Frequently Asked Questions


I've created this page to help answer the questions I am asked most! This page covers a wide variety of questions!

1. Should I get male or female rats?

2. What kind of cage should I get?

3. What should I feed my rats?

4. What kind of bedding should I use?

5. Is it true that dumbo rats are friendlier/calmer/sweeter than standard eared rats?

6. When should I get on your waiting list?

7. When and how do I choose my rats?

8. Is there anything my rat shouldn't eat?

9. Can you tell me what certain colors or varieties look like?

10. What is a dwarf rat?

11. Do you make money from selling rats?

12. Where are you located? Can I come visit?

13. I already have rats at home, are there any special precautions I should take when bringing new rats in?

14. I see that you have blazed rats - are your rats at risk for megacolon?

15. What should I look for when adopting rats from a breeder?

16. Do you ship your rats?

17. My rat is scratching a lot, and/or has scabs on its face and neck...what does this mean?


1. Should I get male or female rats?

There are advantages and disadvantages to both sexes. Males are usually much more laid back and likely to curl up on your lap and cuddle. They also can get quite large! The main drawback is that they tend to urine mark. It's not excessive, but they do dribble urine (a drop here and there) as they walk. If you are very sqeamish about your ratties peeing on you a male may not be the best idea! The other drawback is that if you have to introduce adult males to each other there can be some fighting, and they may never get along. My suggestion if you have male rats is to always bring young rats in as new companions, not other adults, and they will usually accept them without much fuss (although they should still be carefully supervised!). Once they are 3-4 months old and their hormones start to kick in there can be problems with introductions. But males that are raised together will generally be friends for life.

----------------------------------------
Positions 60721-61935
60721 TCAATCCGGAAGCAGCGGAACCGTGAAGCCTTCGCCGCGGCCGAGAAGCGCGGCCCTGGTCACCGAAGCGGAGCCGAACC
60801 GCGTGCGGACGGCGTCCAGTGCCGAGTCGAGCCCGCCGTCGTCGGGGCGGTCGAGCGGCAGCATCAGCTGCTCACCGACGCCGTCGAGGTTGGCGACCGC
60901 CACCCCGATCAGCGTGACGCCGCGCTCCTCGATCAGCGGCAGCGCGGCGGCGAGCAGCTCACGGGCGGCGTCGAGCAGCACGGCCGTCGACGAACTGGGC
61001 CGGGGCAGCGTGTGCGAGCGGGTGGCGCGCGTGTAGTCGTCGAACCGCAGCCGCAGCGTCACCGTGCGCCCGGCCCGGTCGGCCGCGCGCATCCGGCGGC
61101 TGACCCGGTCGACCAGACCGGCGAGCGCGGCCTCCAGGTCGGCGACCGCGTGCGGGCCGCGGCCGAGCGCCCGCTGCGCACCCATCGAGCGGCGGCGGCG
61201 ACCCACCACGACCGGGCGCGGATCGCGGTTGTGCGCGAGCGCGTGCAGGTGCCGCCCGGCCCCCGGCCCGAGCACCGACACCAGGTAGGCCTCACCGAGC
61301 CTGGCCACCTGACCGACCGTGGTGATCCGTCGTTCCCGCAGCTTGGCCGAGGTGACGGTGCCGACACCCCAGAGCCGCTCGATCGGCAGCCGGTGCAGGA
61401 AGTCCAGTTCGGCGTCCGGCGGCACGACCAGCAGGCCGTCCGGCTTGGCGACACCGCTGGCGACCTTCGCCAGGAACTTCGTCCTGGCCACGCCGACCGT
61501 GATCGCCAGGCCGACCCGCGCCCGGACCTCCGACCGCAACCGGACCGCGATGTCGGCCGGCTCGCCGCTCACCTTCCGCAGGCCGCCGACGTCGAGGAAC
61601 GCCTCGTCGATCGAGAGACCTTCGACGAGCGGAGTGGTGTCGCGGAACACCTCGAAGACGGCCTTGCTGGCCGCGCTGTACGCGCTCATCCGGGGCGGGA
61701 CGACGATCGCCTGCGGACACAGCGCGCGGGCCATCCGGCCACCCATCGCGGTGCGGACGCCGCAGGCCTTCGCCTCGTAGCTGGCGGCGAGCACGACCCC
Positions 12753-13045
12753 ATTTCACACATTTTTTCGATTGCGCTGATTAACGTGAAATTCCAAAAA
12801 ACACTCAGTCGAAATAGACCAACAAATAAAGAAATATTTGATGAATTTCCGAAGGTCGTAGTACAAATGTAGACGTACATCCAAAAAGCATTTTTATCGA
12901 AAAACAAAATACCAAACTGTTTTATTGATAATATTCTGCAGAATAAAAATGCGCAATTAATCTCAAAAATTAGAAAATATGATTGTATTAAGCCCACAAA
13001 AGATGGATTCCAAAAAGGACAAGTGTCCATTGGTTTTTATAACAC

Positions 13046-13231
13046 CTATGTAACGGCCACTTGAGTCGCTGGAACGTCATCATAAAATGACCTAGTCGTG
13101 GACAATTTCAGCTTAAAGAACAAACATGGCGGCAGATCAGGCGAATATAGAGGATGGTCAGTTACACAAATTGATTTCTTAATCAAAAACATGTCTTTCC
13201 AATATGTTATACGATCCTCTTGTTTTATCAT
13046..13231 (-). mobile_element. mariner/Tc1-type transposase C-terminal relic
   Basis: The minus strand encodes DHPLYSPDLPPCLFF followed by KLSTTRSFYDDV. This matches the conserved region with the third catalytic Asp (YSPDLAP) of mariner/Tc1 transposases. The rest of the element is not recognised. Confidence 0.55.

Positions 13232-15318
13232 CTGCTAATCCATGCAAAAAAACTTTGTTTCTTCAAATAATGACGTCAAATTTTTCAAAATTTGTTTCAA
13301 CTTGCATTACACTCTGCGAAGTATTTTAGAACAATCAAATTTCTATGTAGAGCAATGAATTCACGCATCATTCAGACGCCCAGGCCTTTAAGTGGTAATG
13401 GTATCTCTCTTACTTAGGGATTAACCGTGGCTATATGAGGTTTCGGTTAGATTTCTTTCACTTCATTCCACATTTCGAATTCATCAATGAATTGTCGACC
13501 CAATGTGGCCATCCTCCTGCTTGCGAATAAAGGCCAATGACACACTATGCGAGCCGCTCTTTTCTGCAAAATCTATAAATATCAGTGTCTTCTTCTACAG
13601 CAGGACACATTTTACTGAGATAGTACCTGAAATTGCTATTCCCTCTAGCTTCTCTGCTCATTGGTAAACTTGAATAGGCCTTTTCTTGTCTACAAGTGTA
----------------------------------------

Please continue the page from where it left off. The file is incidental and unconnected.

Two silly sisters
Females are very busy and love to play and explore. They may stop for a moment to say hello before resuming their play! If this doesn't bother you, a female may be a great choice. They are cleaner than boys, but can be prone to tumors as they get older. Females usually don't have much of a problem accepting new cagemates, but they may be a little scuffling. Again, young rats are always easiest to introduce to adults.

Also keep in mind that there are exceptions to "the rule" about sexes. There are some busy boy rats, and some calm girl rats.

Always make sure to do a proper introduction between existing and new rats, regardless of sex or age! Here is a site that will give you some ideas about how to do it!


2. What kind of cage should I get?

I have several cages that I think are great!

  • Martin's Cages. I always suggest getting powder or PVC coated cages. Galvanized cages will corrode within a few months and the cage will start to smell. PVC or powder coated cages will last for years. An R-670 would be the minimum size for two rats, but bigger is always better. My favorite cage for 2-3 rats is the R-685.

  • Superpet My First Home for Exotics. It's big enough for 4 rats, and comes with a wheel, hammock, and food dish and has solid ramps which are easier on your rats' feet. The main drawbacks are that urine tends to collect in the ridges along the shelves. Also the shelves are made of plastic, so if your rats tend to chew it's not the best choice.